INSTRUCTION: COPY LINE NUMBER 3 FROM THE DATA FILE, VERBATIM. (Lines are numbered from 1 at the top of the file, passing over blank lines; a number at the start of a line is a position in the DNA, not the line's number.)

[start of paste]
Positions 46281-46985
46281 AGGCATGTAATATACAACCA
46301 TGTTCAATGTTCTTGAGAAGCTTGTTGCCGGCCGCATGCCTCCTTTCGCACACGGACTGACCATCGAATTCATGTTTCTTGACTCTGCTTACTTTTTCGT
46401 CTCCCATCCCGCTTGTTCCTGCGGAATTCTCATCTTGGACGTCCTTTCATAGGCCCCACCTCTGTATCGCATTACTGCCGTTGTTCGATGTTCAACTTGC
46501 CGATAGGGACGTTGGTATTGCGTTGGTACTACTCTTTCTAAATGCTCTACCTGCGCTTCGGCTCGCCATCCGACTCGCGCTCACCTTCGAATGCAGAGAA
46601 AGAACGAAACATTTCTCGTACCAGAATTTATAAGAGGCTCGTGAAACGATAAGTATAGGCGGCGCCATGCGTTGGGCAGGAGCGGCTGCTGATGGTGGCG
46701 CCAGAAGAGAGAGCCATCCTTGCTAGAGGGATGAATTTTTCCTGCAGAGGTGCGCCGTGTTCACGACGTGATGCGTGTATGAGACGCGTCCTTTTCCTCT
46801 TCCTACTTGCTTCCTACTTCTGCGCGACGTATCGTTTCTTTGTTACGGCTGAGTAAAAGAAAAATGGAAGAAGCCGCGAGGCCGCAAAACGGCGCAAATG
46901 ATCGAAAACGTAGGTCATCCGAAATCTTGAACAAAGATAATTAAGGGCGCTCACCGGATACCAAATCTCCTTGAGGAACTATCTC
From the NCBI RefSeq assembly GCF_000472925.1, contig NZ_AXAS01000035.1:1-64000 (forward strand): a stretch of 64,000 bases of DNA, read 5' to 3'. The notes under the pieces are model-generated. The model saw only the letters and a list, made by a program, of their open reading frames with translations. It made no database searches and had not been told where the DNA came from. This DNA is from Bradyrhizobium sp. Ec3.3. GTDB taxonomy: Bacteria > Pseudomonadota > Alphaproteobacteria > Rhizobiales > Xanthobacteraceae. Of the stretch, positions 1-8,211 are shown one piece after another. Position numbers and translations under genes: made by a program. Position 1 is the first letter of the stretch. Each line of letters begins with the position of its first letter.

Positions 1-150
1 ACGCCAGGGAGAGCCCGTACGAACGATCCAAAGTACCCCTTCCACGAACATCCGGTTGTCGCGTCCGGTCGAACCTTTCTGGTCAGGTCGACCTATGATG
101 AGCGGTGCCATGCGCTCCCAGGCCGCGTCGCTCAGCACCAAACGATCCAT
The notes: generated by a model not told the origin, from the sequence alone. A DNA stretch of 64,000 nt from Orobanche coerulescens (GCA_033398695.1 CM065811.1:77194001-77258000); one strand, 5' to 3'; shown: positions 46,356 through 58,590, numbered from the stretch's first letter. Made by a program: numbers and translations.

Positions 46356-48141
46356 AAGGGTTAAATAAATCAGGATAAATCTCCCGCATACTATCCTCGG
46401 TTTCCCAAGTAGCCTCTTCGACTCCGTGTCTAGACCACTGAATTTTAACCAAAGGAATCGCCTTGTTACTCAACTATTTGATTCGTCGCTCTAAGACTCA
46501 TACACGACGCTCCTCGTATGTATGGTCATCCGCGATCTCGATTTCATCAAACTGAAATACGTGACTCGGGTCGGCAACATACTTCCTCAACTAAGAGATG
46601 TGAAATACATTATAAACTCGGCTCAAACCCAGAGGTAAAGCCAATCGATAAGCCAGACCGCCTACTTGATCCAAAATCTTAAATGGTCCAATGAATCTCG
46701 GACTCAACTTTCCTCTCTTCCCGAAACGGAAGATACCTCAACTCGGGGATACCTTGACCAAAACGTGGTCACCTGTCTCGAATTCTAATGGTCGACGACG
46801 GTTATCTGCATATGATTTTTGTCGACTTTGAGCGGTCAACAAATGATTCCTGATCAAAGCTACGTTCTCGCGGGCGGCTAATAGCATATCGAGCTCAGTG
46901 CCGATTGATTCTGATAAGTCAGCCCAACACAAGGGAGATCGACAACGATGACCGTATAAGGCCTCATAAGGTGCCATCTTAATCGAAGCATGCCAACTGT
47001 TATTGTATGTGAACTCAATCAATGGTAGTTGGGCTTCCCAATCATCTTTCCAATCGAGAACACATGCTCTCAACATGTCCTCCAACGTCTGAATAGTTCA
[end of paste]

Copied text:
46301 TGTTCAATGTTCTTGAGAAGCTTGTTGCCGGCCGCATGCCTCCTTTCGCACACGGACTGACCATCGAATTCATGTTTCTTGACTCTGCTTACTTTTTCGT